Uncommon interview: Dawn LaValle

By Jen Glickel

The University of Chicago is filled with dedicated students, whose interests run the gamut from varsity sports to political science to participating in Scav Hunt. Fourth-year in the College Dawn LaValle is one such student, yet her dedication lies in another realm: religion. Based on a unique interaction between LaValle and Fundamentals professor Leon Kass, the Maroon stopped to chat with LaValle.

Chicago Maroon: What conversation occurred between you and Leon Kass on the first day of your Exodus class this quarter? What was the question that Professor Kass asked you? Did he just ask you randomly?

Dawn LaValle: On the first day of class, we began a discussion of what constitutes a “people.” I mentioned my confusion about the terms of the discussion since it seemed clear to me that each person has a variety of allegiances, while it seems you can only be part of one “people.” Mr. Kass got a strangely intent look in his eye and leaned forward on the table, “I’m tempted to ask you a question, Miss LaValle, but I don’t think I will.” After my insistence of willingness to receive his query, he said, “If I were to ask you how you identify yourself primarily, what would you say?” And a large smile spread across my face, and a feeling of astonishment.

CM: I understand that you replied to Kass by saying that his question book-ended your academic career. Why was this the case?

DL: This was precisely the question that I had been asked on the first day of another class with another Kass. Mrs. Kass had each of us in her HBC class pronounce who we thought we were on the first day. We were a room full of confused and flabbergasted first-years. Many of us simply refused to respond to what we saw as an unfair question. I think she was intending us, in anticipation of our investigation into the virtue of a human being and citizen, to analyze how we saw ourselves, and whether the political order played any role in that identification. And here was Mr. Kass presenting me, one of about 25 undergraduates ever to have had a class with either of the Kasses before, with a tremendous opportunity.

First, it presented me with an opportunity of public self-identification. Not only did I have to decide the answer to the perennial question “who am I?,” but I had to present that answer to a room full of both friends and strangers. And all in about 30 seconds. Second, it caused me to think about the relative power and weakness of education. For, you see, I gave the same answer that I had four years before. Is education, then, useless? Is it even meant to be transformative? What can it transform, and what not? Third, it caused me to look back over my four years here as four years that were, emphatically, without the Kasses. My four years exactly spanned their absence, while I came in pursuit of their presence. And such thinking led me to further thoughts on my recurring questions of the relative advantages and disadvantages of mentors and personality cults, and of the tutor-pupil model versus the individual as an independent academic model. And I realized that the Kasses had provided me with a very valuable service. I was given an opportunity for self-reflection on the nature of my education. They were the standard ruler against which I could measure myself coming and going from the U of C. And whether my response showed admirable persistence or spiritual and mental sloth, I have yet to fully decide.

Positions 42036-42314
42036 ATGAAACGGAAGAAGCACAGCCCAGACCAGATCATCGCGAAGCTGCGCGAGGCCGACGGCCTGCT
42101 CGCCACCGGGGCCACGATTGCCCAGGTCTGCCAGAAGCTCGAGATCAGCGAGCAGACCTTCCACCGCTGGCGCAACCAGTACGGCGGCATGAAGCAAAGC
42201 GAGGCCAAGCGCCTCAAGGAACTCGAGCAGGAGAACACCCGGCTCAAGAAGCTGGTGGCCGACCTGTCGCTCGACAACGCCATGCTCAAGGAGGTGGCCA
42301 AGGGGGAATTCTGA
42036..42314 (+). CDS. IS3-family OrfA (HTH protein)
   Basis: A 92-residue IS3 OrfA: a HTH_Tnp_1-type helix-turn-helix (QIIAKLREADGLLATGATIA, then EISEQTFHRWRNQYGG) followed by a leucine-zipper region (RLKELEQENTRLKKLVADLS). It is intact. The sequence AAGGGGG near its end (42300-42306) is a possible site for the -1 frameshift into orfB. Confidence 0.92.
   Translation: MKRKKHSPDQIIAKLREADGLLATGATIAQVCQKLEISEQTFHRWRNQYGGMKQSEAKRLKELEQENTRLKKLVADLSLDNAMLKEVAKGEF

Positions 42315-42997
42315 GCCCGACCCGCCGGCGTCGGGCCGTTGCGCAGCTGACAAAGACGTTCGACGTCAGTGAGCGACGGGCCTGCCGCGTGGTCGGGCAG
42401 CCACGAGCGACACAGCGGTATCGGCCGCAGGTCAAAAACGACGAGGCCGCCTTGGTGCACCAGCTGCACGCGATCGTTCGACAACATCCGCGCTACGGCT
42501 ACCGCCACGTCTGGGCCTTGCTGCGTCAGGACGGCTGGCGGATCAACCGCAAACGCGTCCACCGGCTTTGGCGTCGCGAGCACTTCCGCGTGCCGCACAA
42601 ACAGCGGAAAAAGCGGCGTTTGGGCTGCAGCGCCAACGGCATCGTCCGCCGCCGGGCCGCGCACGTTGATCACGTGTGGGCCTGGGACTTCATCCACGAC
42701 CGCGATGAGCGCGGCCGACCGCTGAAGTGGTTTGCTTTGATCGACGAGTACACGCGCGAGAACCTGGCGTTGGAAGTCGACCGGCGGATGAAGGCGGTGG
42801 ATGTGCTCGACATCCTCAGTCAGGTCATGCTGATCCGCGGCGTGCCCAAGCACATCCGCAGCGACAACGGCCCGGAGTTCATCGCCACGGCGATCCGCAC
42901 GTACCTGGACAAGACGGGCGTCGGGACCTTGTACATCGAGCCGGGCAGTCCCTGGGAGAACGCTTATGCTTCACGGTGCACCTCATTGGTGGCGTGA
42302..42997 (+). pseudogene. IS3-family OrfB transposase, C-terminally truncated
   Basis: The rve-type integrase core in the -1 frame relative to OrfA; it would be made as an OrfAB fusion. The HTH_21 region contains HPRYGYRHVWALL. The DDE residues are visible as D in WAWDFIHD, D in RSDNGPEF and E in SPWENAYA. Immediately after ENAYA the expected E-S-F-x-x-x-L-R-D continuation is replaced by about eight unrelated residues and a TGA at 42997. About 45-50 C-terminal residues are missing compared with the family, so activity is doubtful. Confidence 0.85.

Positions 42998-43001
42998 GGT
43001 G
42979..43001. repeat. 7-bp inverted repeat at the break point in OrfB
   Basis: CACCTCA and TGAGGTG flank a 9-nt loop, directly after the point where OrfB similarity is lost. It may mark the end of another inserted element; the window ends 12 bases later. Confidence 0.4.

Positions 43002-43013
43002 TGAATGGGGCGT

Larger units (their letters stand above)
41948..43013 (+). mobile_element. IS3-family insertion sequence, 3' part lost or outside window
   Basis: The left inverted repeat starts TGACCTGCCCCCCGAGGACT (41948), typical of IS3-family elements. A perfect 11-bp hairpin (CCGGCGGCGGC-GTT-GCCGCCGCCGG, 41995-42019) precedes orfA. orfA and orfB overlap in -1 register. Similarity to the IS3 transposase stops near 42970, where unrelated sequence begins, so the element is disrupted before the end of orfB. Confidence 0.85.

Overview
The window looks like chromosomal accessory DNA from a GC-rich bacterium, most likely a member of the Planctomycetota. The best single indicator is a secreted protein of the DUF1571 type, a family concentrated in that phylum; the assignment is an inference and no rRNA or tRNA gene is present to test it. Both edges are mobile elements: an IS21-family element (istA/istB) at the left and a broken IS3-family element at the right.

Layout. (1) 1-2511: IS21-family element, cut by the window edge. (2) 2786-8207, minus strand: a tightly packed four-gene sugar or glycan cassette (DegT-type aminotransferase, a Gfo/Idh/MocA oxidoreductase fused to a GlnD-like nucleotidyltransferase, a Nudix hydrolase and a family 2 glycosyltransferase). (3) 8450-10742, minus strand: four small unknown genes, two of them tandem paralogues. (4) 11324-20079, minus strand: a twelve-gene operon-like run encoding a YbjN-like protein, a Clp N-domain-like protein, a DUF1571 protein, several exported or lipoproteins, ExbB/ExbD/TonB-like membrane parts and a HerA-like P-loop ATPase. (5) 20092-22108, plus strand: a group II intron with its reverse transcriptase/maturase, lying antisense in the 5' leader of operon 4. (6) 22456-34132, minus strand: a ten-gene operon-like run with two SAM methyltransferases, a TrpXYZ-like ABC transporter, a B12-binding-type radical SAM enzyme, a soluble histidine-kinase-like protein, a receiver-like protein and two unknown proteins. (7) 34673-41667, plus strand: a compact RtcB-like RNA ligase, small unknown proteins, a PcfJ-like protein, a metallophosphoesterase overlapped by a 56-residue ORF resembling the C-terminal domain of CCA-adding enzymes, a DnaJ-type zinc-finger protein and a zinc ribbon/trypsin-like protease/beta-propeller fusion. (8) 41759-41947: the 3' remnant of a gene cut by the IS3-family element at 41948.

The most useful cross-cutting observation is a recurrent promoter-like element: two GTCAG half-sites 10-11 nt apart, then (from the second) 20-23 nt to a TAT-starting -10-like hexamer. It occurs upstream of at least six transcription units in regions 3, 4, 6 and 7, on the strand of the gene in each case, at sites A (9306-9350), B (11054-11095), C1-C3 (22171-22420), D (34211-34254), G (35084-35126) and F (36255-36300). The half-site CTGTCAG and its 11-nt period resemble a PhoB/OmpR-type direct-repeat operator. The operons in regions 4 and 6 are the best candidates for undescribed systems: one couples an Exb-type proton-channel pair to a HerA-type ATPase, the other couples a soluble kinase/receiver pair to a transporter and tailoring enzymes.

CM: What, then, was your response to Professor Kass’s question?

DL: I answered, “I am a member of the Body of Christ.”

CM: Could you elaborate on this response? Why do you consider yourself to be a member of the Body of Christ? And what does that mean?

DL: Yes, I got that question from people in my classes as well. The reason that I phrased it as a “member of the Body of Christ” instead of saying that I was a Christian or a Catholic was these words identify the actual change to my nature. I have been grafted onto Christ, I am a new creation, etc. To simply identify yourself as a Christian can be understood in a variety of ways that I am trying to avoid. I am fundamentally identified with Christ, through his physical presence on earth of the Catholic Church. Well, this all sounds a bit heavy handed, but you did ask!

The response that I was going to give was obvious to me. The only thing that I’ve ever experienced that has actually made an indelible change on my nature has been my baptism (and the other sacraments after that). All of the other very important aspects of my life are not so fundamental. I have been thinking about this a bit, though. You are born into all kinds of circumstances that influence you to such an extent that you can never remove their influence upon you (this may actually be true for everything ever encountered by you at all). So, in a very real sense, they are part of your identity, and even seem to be indelible. But they are still secondary, predicated upon this first thing, this primary thing of union with God through Christ.

CM: What kind of reaction did Professor Kass have to your response?

DL: If I remember correctly, he gave a little mumble and said, “Yes, you could identify yourself through involvement in a religion.” Not antagonistically at all, of course. But perhaps as though my response was a bit inappropriate and not on topic. But what else was I supposed to say to such a question? And then the conversation moved away from such personal soul-searching back into a more general conversation about “people”ness.